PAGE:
Smurfs, Hogs, and Bees in Super Bowl limelight
Ordinarily when Super Bowl Sunday approaches there's a last-minute rush to once again analyze the talents of both quarterbacks. Sometimes even twice isn't enough.
But this year, instead of concentrating on Washington's Joe Theismann and Miami's David Woodley, the media has devoted most of its attention to the Smurfs , the Hogs, the Killer Bees, and the Lonesome Offense.
Since when have they been calling the Super Bowl cute? Are they playing at the Rose Bowl or Disneyland? Do you send your sports columnists to cover the National Football League's championship battle or do you turn the job over to the entertainment editor?
The Smurfs are an unlikely group of Washington pass receivers named Charlie Brown, Alvin Garrett, and Virgil Seay who are so small they can walk through a foreign car without taking their helmets off. All three came in potato chip bags.
In the Redskins' playoff wins over Detroit, Minnesota, and Dallas, Garrett and Brown combined to catch 24 passes for 413 yards and five touchdowns. If Washington wins the Super Bowl, you'll probably catch them guesting on the Muppets TV show.
The Hogs are those beefy individuals who hang out as Washington's offensive line. They are known for their strength, their appetites, their togetherness, and the way they slog it out in the trenches - not necessarily in that order. They wear Hogs T-shirts to practice, and if one should be foolish enough to forget his this week, he gets fined $25, reportedly $20 more the regular season assessment.
Killer Bees refers to Miami's clever and opportunist defense, which has been intercepting passes all season. Six members of the unit have last names starting with the letter ''B.'' But the one you read the most about is 6 ft. 4 in., 248 -lb. linebacker A. J. Duhe, who operated his own Sting against the New York Jets by intercepting three passes. A. J. is not an easy man to ride off a play and often seems to be on both sides of the field at once.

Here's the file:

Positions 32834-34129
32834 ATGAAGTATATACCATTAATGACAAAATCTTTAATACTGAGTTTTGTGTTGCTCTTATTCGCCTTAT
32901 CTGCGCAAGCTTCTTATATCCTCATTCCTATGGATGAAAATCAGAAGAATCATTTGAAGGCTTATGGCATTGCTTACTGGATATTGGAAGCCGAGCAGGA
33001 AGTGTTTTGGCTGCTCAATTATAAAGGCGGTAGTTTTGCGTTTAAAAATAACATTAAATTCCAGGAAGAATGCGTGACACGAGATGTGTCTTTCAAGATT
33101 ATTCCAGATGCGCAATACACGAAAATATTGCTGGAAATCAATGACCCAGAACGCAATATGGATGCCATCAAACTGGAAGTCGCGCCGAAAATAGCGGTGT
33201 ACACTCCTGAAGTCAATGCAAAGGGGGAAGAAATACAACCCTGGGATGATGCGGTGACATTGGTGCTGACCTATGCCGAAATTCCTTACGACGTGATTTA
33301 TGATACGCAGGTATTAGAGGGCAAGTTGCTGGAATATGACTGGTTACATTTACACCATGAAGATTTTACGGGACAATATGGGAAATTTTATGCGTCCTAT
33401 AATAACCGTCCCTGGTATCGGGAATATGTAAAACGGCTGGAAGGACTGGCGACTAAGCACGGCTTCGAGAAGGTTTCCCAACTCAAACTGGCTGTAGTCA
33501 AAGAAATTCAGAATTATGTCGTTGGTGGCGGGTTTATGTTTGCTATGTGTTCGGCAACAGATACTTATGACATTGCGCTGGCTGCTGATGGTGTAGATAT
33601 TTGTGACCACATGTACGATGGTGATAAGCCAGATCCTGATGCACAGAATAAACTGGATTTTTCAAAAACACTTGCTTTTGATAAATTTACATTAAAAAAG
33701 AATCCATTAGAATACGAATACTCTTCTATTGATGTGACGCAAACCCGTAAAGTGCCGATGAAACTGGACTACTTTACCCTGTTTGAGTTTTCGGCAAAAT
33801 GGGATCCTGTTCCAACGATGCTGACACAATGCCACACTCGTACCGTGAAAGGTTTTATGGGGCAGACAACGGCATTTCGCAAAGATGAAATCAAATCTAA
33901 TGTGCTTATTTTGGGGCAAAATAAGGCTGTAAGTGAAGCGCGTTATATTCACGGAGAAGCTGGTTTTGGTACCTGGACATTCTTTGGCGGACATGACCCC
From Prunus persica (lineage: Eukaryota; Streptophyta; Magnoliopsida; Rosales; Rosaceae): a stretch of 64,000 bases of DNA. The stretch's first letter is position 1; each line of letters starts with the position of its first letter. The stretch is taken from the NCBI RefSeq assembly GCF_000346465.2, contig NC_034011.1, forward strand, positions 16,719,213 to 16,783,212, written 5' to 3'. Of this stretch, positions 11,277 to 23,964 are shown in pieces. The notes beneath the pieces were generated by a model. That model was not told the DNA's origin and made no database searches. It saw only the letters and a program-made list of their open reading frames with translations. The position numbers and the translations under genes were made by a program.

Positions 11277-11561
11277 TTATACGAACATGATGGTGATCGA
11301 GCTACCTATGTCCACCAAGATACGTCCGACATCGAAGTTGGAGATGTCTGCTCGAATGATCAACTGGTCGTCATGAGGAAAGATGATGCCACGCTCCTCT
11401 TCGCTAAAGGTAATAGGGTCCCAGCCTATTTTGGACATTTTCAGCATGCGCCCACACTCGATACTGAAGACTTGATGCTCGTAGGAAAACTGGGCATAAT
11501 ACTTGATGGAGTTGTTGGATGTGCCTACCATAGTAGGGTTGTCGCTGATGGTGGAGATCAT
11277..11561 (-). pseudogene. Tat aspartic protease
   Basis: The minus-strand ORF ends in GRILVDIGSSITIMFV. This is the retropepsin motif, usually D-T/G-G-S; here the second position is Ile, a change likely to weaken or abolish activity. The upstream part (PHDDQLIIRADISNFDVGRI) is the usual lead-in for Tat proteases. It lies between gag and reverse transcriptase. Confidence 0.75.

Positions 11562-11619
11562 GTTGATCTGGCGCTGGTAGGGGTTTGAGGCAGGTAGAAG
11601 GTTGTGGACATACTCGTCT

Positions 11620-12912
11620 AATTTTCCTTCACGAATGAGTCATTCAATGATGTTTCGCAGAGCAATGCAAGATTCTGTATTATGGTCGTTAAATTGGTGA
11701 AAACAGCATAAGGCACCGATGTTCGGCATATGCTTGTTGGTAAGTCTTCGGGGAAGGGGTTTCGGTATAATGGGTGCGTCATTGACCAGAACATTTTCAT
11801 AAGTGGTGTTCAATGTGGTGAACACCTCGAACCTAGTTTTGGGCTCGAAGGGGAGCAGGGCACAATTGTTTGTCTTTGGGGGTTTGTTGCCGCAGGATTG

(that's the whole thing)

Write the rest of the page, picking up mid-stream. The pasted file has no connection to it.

Washington's Lonesome Offense is designed to take advantage of the powerful running of 235-pound fullback John Riggins, who in his last three playoff outings has averaged 140 yards per game.
Pro offenses generally have a strong and a weak side, depending on where the tight end lines up. But the Redskins frequently balance their alignment by using two tight ends - a move which sometimes confuses the defense but which also eliminates everybody from the Washington backfield except Riggins.
I know what you're thinking. Why doesn't the defense simply adjust by shifting some of its people around? It does, except the Redskins throw it right out of whack again by putting one of those tight ends in motion.
The reason more teams don't use this offense is that they don't have a runner like Riggins, who resembles a small freight car that can also pivot.
Getting back to the quarterbacks, the NFL isn't about to make a training film of either of them. Theismann's 13 regular season scoring tosses were surpassed by four quarterbacks, and Woodley's five by 24 players.
There is still speculation that Miami will try to acquire Baltimore's first draft pick so it can take Stanford quarterback John Elway.
As for Theismann, he has calmed down a lot since the Redskins got him out of the Canadian Football League in 1974. Joe didn't get his first start with Washington until the fifth week of the 1976 season. He never got along with Coach George Allen and never won much under Coach Jack Pardee, but seems to have found someone who understands him in current head man Joe Gibbs.
So the glamour may be off the quarterbacks this time, but headline writers have still been having a ball all week with the Smurfs, the Hogs, the Killer Bees, and the Lonesome Offense.